Escalate

Head in the clouds

  • In an increasingly globalised, decentralised world, data processing companies like CloudFactory are changing the 9-to-5 work culture
- Bibhu Luitel

Dec 3, 2018-

At some point or the other, everyone encounters a Captcha on the internet. This little annoyance, designed to differentiate between humans and robots in a reverse Turing test, asks users to input text from garbled images or to identify which pictures includes images of cars or street signs or pavements. But captchas also have another purpose—they teach machines to differentiate between various inputs as identified by humans. This is called machine learning and it is one of the ways in which automated system ‘learn’. And this is where companies like the Nepal-based tech company CloudFactory come in.

As any system equipped with Artificial Intelligence (AI) requires a millions of not just processed, but also classified or clustered data points, CloudFactory works to feed data and then label them, in other words, they ‘process’ data.

“Data processing takes a lot of effort,” says Kailash Badu, associate director of products at CloudFactory. “Currently, we have over 2,700 employees working for us.”

These 2,700 workers are not all housed at CloudFactory’s offices in Bhaisepati. In fact, most of them are college students who work from home; their offices only have 250 workers. CloudFactory hires part-time workers to input, process and label data points from client companies, most of whom choose to remain anonymous until the project is completed. The company reaches out to freelance workers who fit the requirements, based on their skills, experience and expertise. The employees can then work on the projects according to their own schedules, creating a flexible work space.

“We are often mistaken for a tech company that collects data for clients,” says Badu. “But that’s not true. Our clients collect the data themselves. We just help them process that data.”

CloudFactory is one of those companies taking advantage of the new work spaces created by the internet, namely, the cloud. With the ‘cloud’, vast amounts of data can be stored digitally and can be accessed by workers from any part of the world, without the need to come together physically. This creates freelance work opportunities for those who might not have the time to work full-time. Since large companies, especially multi-nationals, have a lot of work that does not require a lot of effort, but needs a large workforce, companies like CloudFactory provide distributed labour services like micro-tasking, data tagging and labeling.   

To explain what exactly it is that CloudFactory does, Badu provides an example of a company that manufactures driverless cars. Because all of its processes are automated, the company requires a lot of data, like road signs, bridges, other vehicles, houses, footpaths, etc. CloudFactory will label and input all that data into a machine-learning system that will now be able to identify automatically what comes before the driverless car, because it has been accurately identified in a way computers are not able to do by themselves.

The idea for CloudFactory was born in 2008, when Canadian Mark Sears and his wife saw the potential for a distributed labour company in Nepal. While vacationing in Nepal, they met many young people interested in information technology and with software skills, but no tech companies to work for. Sears saw that a big data company set in Nepal could provide young Nepalis with myriad employment opportunities. Two years later, in 2010, CloudFactory started operations.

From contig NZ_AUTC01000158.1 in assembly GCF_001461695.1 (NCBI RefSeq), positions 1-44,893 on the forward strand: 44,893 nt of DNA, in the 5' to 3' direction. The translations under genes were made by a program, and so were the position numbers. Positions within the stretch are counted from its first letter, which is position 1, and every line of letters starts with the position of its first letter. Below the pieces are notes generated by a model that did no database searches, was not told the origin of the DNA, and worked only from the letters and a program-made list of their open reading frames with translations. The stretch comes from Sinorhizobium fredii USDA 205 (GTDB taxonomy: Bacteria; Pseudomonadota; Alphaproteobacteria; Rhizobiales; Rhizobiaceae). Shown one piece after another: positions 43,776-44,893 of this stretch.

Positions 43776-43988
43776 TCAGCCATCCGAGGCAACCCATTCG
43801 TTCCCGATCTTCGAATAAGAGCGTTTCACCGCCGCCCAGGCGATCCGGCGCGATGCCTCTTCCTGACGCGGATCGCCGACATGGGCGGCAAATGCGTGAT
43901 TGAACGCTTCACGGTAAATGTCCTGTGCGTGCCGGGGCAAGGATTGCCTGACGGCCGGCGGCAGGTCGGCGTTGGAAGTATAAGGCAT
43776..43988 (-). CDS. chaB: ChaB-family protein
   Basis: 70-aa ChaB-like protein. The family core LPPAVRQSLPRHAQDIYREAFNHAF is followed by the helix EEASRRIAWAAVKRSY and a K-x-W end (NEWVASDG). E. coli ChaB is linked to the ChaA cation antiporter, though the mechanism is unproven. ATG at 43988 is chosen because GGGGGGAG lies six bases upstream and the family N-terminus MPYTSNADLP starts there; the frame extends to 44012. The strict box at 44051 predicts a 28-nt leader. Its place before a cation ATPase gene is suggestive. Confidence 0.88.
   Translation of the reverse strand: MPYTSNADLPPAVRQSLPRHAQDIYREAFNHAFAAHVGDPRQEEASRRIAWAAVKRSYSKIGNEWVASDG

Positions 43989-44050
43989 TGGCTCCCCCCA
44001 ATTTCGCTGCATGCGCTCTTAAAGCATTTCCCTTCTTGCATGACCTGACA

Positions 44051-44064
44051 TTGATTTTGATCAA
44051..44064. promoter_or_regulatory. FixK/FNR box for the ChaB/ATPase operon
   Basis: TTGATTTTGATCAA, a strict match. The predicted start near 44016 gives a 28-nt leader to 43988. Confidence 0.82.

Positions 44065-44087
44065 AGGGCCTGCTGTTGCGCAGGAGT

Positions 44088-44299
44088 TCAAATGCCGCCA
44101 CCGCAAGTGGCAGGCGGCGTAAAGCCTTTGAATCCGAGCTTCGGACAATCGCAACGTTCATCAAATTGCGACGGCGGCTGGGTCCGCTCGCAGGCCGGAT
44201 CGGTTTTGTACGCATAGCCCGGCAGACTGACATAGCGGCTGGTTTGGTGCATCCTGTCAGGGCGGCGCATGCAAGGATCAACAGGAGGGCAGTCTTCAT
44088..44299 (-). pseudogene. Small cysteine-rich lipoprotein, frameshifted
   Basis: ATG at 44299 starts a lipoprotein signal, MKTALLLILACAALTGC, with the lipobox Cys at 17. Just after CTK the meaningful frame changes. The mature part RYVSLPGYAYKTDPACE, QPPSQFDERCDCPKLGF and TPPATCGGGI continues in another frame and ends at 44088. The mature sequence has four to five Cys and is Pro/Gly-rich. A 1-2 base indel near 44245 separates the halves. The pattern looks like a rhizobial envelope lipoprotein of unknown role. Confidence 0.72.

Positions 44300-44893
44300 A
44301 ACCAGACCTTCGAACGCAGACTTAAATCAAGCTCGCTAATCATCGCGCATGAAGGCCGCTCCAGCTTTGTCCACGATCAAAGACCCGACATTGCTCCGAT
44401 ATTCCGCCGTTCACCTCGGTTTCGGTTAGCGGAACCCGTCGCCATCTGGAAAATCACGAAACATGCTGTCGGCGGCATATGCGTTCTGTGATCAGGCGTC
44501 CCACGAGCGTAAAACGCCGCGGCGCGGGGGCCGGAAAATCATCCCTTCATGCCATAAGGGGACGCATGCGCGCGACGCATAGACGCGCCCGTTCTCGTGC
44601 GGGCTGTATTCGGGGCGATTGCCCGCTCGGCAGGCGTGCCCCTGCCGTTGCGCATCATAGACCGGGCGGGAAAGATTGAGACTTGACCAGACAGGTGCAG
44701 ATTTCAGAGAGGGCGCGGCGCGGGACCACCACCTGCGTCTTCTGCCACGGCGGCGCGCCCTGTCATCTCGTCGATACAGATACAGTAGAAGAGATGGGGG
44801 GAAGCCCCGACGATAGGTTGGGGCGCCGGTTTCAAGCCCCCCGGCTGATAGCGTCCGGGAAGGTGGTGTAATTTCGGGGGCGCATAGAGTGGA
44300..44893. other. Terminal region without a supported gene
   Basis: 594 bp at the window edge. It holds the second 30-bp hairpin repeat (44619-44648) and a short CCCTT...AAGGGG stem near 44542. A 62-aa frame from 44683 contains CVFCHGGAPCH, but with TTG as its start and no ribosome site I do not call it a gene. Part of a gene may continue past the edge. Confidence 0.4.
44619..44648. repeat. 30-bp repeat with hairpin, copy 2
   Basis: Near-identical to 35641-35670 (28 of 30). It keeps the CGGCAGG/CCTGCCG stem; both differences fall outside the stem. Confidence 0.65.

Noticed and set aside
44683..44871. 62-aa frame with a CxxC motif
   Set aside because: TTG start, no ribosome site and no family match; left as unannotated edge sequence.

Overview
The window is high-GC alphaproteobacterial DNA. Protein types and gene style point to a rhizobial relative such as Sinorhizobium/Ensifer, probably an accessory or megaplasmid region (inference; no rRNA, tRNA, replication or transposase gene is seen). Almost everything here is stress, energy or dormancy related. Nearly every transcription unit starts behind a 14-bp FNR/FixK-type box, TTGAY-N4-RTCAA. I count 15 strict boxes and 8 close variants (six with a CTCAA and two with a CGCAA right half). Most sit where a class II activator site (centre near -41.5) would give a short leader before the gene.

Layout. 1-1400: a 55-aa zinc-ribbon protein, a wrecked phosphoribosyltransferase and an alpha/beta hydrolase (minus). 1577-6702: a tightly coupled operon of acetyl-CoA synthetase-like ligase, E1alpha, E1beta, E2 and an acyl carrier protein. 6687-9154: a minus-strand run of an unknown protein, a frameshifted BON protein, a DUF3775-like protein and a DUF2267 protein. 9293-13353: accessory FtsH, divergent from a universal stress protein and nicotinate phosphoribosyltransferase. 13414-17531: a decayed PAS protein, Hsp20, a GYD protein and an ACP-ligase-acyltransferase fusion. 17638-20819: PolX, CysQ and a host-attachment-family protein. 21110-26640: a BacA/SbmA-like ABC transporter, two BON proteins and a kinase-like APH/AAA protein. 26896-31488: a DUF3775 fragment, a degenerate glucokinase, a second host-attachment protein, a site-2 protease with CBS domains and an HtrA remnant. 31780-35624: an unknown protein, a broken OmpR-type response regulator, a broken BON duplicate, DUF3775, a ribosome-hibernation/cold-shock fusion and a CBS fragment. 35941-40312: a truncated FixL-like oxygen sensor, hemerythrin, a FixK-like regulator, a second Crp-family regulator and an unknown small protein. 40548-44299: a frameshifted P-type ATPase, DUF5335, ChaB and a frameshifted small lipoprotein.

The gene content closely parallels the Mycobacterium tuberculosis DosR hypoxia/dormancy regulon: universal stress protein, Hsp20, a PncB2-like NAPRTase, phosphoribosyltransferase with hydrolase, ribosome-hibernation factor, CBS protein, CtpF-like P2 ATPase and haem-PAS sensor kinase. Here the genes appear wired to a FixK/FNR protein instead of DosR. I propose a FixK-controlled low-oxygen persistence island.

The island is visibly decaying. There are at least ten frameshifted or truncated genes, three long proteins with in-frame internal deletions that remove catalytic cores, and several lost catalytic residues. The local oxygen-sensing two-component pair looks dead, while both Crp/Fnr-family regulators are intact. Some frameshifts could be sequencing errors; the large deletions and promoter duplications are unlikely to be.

Since then, CloudFactory has provided services to companies like Microsoft; drive.ai, which works with building artificial intelligence for driver-less cars; and EmbarkTrucks. Apart from Nepal, CloudFactory currently operates in three different countries—Kenya, the United States and the United Kingdom. Employees from these countries are assigned user credentials for the platform where they actually work. The work, however, is not centralised but distributed. That means users can access data from anywhere as long as they have a computer, an internet connection and credentials to access the platform. The company assures complete data security to their clients as employees can only access the data that is allocated to them. After the completion of their tasks, the sub-systems are accumulated, aggregated and sent back to the client. CloudFactory also assures complete data security.

“We all have our own spaces. Just like with Gmail, I cannot check everyone’s emails,” says Badu.

Employees mostly work with an object-oriented general purpose programming language called Ruby, in addition to Go. For CloudFactory, a challenge has been their use of new-age programming languages like these, since Nepal’s programming curriculum is primarily limited to Python, an older language. Still, for young people looking to learn a new programming language, the company provides ample opportunities.

 “We use Amazon’s server but that should not be the central point of the conversation,” says Badu. Because when you work with a cloud, it does not matter where the server is. After all, everything operates on the internet. The cloud might seem like a vague idea, one that is only just seeing application in a country like Nepal. But for a lot of the developed world, the cloud is where most of the work is currently happening, whether employees are physically present at their workspaces or not. The internet has made things simpler and is already changing working habits and patterns, like the 9-to-5 work day. In a globalised world where so much of the work is now decentralised, companies like CloudFactory are the future.

Published: 03-12-2018 08:15

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